Samsung claims iPad mini, iPad 4, new iPod touch also infringe patents

Samsung believes that "good cause exists" to add three more Apple devices to the original infringement claim because they were not yet released back when the original filings were made in June 2012.
Written by Adrian Kingsley-Hughes, Senior Contributing Editor

Korean electronics giant Samsung has added three new Apple products to the list of products that the company claims infringes on its patents.

In a filing to the U.S. District Court for the Northern District of California, Samsung has added the iPad mini, the new iPad 4, and the fifth-generation iPod touch to an existing lawsuit that covers devices such as the iPhone 5, iPad 4, and earlier iPod touch devices.

According to the filing, Samsung believes that "good cause exists" to add these three devices to the original infringement claim, "because Apple’s new products were not yet available when Samsung submitted its original contentions on June 15, 2012 or its first motion to supplement its infringement contentions on October 1, 2012."

The filing goes on to say that the "iPod Touch 5, iPad 4, and iPad mini have the same accused functionality as the versions of the iPod Touch and iPad that are already part of this case" and that " proof of infringement of the patents-in-suit by the iPod Touch 5, iPad 4, and iPad Mini will be substantially the same as for other Apple devices already accused of infringement in this litigation."

In other words, if the earlier version of the iPad and iPod touch infringe on Samsung's patents, then these devices will also infringe on the same patents because the design and functionality of the devices are essentially the same.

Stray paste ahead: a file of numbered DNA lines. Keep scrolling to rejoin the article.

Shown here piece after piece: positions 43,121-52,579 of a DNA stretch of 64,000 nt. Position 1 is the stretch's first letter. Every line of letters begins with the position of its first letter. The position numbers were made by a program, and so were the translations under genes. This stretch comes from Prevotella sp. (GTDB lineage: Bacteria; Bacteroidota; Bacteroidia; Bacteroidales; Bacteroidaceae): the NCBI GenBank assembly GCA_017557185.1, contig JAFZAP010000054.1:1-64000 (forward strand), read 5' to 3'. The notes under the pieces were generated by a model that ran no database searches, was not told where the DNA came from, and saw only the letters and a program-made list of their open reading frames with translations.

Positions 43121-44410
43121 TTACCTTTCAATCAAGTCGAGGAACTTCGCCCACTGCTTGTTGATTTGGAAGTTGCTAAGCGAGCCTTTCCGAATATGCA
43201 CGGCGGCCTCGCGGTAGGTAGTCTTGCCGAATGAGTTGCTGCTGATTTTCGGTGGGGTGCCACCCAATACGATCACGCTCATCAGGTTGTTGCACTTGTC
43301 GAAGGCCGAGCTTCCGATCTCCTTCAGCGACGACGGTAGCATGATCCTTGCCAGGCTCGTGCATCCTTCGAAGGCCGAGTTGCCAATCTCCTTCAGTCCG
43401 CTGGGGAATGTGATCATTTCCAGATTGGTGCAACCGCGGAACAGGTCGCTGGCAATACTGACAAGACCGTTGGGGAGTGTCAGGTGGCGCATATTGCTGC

Samsung has also asked the court for clarification as to whether its original filings properly allege infringement of U.S. Patent No. 7,672,470, a patent covering "audio/video device having a volume control function for an external audio reproduction unit by using volume control buttons of a remote controller and volume control method therefor."

On Wednesday, Samsung's chief executive Shin Jong-kyun told The Korean Times: "Without Samsung-owned wireless patents, it’s impossible for... Apple to produce its handsets."

Samsung and Apple are no strangers to court battles, having been engaged in vicious patent battle that extends across four continents since April 2011. Back in August, a court awarded Apple over $1 billion in damages after upholding claims that Samsung had infringing several iPhone and iPad patents with its Galaxy S-series smartphones. Samsung has since appealed against the ruling.

But it hasn't all been going Apple's way, with courts in the Netherlands, the U.K. and Japan dismissing Apple's claims of infringement by Samsung.

Earlier this month market research firm Strategy Analytics released a report suggesting that Samsung's Galaxy S III had ousted Apple's iPhone 4S as best-selling smartphone.

Image source: Apple.

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